The Singapore Sports School Is Probably Not For Your Child, If You Can’t Address These Concerns

Is your child displaying an aptitude for a sport at an early age? Has he or she been talent spotted in primary school to join a school team? Could the Singapore Sports School be the right place for your child, instead of a mainstream secondary school?

If you are a true-blue Singaporean, you may also ask: Is it wise to prioritise sports over studies, especially in Singapore? If your child has played a sport competitively, you will already know that there are trade-offs that come with sports development, even at the early stages. For one, it’s usually a hefty financial and time investment, and understandably, Singaporean parents may struggle to be supportive.

“In sporting development for young talent, parents play a very big part. They must therefore see the value of having their children in sports,” said local politician Edwin Tong during his tenure as Minister for Culture, Community, and Youth.

“At the same time, we are also… practical people. If I’m a Singaporean parent, with our first-class education system, the opportunity cost of being a professional sportsman is possibly a university degree or higher learning which could give my child a baseline advantage in life.”

Tong made these comments as he was advocating for academic pathways that would help local student athletes to secure a degree without compromising on their training. One possibility he cited was tie-ups with US universities with quality sporting programmes. At present, the Singapore Sports School only offers diploma pathways, but they do recommend outstanding students to local universities, which may grant admission interviews.

Ultimately, no one can recommend the best route for your child — that decision will have to be made by your family. But for parents who are just starting to explore what the Singapore Sports School offers, we can share some perspectives from our KSP community, and point you to useful resources!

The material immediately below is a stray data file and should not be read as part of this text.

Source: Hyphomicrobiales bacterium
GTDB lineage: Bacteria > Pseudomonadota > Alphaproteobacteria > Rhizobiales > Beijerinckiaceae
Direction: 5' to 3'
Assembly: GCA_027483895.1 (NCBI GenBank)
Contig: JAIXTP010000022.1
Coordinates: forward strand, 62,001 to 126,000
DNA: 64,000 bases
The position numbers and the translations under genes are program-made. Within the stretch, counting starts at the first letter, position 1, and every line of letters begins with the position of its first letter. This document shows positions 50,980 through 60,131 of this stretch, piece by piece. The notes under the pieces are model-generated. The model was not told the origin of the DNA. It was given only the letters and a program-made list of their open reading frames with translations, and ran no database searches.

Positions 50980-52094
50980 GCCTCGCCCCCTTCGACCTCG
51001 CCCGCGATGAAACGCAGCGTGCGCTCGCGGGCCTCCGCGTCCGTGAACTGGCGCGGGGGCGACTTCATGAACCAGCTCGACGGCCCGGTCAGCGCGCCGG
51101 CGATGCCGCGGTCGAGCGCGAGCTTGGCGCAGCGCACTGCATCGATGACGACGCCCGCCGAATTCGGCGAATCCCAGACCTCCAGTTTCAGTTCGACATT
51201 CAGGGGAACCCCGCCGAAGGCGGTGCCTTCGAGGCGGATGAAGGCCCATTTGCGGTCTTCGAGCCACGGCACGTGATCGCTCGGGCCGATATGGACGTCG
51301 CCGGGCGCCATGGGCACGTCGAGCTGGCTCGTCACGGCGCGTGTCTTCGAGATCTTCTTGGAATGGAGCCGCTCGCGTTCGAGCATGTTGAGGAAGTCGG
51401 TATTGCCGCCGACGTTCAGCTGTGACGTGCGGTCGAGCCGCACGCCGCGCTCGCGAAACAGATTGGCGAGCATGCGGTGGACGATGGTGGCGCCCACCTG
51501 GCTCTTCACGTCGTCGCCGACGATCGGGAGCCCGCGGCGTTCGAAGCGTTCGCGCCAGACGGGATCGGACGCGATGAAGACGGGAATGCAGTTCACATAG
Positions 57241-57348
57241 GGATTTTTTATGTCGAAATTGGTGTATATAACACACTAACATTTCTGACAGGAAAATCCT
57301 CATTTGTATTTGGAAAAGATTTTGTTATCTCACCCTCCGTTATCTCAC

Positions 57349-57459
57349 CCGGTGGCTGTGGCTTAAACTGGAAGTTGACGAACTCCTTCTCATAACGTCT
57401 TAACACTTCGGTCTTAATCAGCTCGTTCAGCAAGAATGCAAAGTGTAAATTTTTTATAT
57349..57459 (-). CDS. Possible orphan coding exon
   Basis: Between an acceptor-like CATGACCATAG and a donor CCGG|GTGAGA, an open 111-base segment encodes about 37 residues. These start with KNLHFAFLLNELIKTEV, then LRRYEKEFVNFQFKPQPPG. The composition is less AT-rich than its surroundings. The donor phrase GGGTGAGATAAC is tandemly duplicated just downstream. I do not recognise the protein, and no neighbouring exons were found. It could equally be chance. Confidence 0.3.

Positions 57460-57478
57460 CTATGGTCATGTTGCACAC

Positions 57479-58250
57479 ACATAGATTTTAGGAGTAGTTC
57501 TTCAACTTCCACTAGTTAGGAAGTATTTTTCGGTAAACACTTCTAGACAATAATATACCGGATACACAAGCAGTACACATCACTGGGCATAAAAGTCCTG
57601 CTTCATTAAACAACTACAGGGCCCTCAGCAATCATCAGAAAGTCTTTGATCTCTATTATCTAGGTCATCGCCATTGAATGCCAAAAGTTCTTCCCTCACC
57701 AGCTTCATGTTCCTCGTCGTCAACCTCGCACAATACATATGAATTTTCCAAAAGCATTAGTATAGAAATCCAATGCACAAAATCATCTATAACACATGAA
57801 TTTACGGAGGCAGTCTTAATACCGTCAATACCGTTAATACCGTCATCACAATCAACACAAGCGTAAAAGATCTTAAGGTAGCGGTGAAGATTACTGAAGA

Concern: You are uncertain about the Singapore Sports School’s “track record.”

How far can a student athlete go, under the nurturing of the Singapore Sports School? For a start, here are some figures cited by one of the school’s former principals:

  • Singapore Sports School student-athletes won almost 40 percent of Singapore’s 84 gold medals at the 2015 SEA Games. Its students and alumni accounted for about 31 per cent of the 188 medals won two years later in Kuala Lumpur.
  • Of the 647 athletes at the 2019 SEA Games, 100 were from the Singapore Sports School.

In recent times, newsmaking athletes from the Singapore Sports School have included:

You can also visit the Singapore Sports School website for updates on its students’ sporting achievements.

Nevertheless, some parents may still echo the sentiments of a KSP member, who said: “Superstar sportsmen are [few and far between] and realistically Singapore has many… generations to go before we churn them out by the dozens. [The Singapore Sports School] is a bet with not so favourable odds. Studies that lead to a good job, with sports as a hobby, is a more realistic and sustainable option, rather than sports as a struggling career.”

However, as her son was quite determined to join the Singapore Sports School, she relented, and they struck a deal. Her son was allowed to give the school a shot, but he would switch back to a mainstream school if there was “no marked improvement” in his sports progress, or if his grades did not meet agreed-upon benchmarks.

Concern: You don’t want to sacrifice academics.

Pertaining to this concern, some KSP members have recommended national swimmer Pang Sheng Jun’s blog, where he talks about why studies can wait, but sports can’t.

“You can still study when you’re 30, but you have already passed your peak age of sporting performance when you choose to do sports after you’re done studying. At that point in time, it will be too late to turn back to sport,’” Pang cautions.